Sunday, June 3, 2012

My thoughts on Nintendo's Pre-E3 Event

While the Electronic Entertainment Expo, an annual trade fair for the electronic gaming industry, is only two days away, Nintendo apparently couldn't wait. The Japanese gaming giant held a surprise pre-E3 show this afternoon. During this 30 minute event Nintendo’s president Satoru Iwata unveiled key features of Nintendo’s next generation console, the Wii U. Obviously Nintendo wanted to get a jump on its rivals, Sony and Microsoft, whose E3 press conferences are scheduled a day before theirs.

The 30 minute presentation began with President Iwata greeting his online audience from a plain conference room in Nintendo’s Kyoto headquarters. He starts out by saying Nintendo’s strategy has always been to offer unique experiences and that this is what we should expect to hear about in the coming week.

After declaring this, Iwata's presence on the screen is replaced with a picture of what has to be the most stereotypically shallow American family I’ve ever seen. Two nerdy middle-aged parents and their aloft teenage daughters are shown gathered in their living room, starring mindlessly at their electronic gizmos as if oblivious to reality’s existence. Iwata uses this dismal scene to show that while new technologies have made life easier, they have also changed the way that people interact socially. Nintendo however wishes to fix this by uniting people with technology instead of dividing them, or so Iwata says.

The screen flashes and Iwata is now shown holding the Wii U’s tablet controller. Dubbed the Wii U GamePad, its overall design has stayed consistent to its original debut at last year’s E3. Differences to the original include a more attractive rounded design and the dual analog sticks that have replaced the prototype’s circle pads. The sticks are also no longer positioned directly over the d-pad and face buttons.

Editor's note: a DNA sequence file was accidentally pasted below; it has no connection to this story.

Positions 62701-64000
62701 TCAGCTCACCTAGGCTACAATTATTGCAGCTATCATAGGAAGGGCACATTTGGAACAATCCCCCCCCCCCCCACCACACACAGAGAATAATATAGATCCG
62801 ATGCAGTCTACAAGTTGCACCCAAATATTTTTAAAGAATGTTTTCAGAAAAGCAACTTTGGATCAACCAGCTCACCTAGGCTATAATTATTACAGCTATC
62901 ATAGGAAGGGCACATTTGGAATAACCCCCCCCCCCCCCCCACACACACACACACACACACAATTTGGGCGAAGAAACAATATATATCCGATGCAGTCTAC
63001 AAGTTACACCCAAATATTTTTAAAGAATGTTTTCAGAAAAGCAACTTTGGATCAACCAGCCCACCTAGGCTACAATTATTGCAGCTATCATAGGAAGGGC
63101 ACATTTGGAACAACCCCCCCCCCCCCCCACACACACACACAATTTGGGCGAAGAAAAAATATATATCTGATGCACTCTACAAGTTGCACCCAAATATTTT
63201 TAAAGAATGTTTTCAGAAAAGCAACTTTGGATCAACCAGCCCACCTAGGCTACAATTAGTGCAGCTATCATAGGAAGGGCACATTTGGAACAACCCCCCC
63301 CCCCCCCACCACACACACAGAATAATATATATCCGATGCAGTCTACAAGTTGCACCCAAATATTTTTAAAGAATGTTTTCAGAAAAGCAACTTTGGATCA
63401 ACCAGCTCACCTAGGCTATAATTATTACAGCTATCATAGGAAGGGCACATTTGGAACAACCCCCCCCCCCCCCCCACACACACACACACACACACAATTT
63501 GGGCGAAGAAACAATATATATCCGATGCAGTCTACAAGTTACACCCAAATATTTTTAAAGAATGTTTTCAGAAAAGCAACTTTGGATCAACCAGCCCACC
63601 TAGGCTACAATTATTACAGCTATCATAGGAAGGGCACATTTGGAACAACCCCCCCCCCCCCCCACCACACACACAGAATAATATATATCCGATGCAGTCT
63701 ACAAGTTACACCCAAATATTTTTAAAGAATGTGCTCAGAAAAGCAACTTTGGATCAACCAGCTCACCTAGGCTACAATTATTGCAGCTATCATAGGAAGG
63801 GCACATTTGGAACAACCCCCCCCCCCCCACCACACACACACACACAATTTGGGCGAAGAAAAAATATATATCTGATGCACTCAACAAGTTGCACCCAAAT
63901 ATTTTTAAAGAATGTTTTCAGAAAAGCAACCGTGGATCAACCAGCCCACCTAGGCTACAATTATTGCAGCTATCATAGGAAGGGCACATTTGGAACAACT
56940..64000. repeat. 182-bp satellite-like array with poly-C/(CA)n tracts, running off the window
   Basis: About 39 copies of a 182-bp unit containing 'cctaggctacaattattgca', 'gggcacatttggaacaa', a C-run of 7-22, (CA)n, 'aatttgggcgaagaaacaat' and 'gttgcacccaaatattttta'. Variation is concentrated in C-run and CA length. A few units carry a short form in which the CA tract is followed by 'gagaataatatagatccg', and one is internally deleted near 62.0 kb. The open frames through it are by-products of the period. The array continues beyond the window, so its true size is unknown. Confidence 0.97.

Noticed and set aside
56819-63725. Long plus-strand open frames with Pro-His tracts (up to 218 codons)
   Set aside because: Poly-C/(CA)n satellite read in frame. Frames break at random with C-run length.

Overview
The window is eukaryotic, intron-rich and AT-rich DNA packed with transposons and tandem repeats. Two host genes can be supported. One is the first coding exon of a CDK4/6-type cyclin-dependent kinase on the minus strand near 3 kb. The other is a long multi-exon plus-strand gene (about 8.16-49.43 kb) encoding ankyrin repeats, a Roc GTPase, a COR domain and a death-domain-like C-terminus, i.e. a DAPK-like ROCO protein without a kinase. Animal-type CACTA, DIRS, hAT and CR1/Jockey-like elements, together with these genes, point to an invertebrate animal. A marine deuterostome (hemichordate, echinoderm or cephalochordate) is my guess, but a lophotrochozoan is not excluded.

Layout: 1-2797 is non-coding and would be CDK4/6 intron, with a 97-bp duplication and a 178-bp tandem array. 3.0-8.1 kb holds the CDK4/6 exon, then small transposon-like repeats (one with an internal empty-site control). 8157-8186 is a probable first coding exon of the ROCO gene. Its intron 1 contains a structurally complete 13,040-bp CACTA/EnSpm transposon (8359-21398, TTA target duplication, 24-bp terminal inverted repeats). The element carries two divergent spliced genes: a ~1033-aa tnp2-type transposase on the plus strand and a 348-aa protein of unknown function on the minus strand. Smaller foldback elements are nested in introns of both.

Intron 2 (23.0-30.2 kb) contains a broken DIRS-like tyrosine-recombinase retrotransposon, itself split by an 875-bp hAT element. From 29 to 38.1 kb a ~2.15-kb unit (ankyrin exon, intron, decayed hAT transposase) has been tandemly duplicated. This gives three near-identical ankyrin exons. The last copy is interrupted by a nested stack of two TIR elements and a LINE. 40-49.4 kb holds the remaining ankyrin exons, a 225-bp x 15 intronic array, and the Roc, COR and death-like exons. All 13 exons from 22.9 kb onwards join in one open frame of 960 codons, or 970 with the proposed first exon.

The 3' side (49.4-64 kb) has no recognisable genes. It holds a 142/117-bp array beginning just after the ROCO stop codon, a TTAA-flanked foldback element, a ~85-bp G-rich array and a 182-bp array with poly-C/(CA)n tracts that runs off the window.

The Wii U GamePad’s main selling point remains its large touch screen, which allows gamers two screens when playing the system. Motion and Gyro centers are also included in the controller, so overall it sounds like the Nintendo will be offering a plethora of different ways to control games with their innovative controller.

 The Wii U’s signature tablet controller wasn’t the only one on display. Iwata also revealed the Wii U Pro Controller, a traditional controller geared towards “those interested in multiplatform games.” As you can see, it shares the general look of an Xbox 360 controller and in Iwata’s words is: “more attractive for longer more intense forms of gaming.”

Nintendo is throwing a huge bone to the hardcore gamer with this Pro Controller. Obviously it offers a potential alternative to motion controls for gamers who haven’t yet warmed up to them. It should also make it easier for companies to port Xbox and Playstation titles over to the Wii U. The controller itself looks pretty darn cool and is almost certain to become the controller of choice for the inevitable Wii U Super Smash Bros game. I imagine it'll also be utilized for Virtual Console titles and HD rereleases of GameCube games.

After finishing talking about the Wii U’s multiple controllers, Iwata devoted the reaming time to the system’s online and social media components. Unfortunately Nintendo decided to demonstrate them with one of the worst commercial skits I’ve ever seen in my life.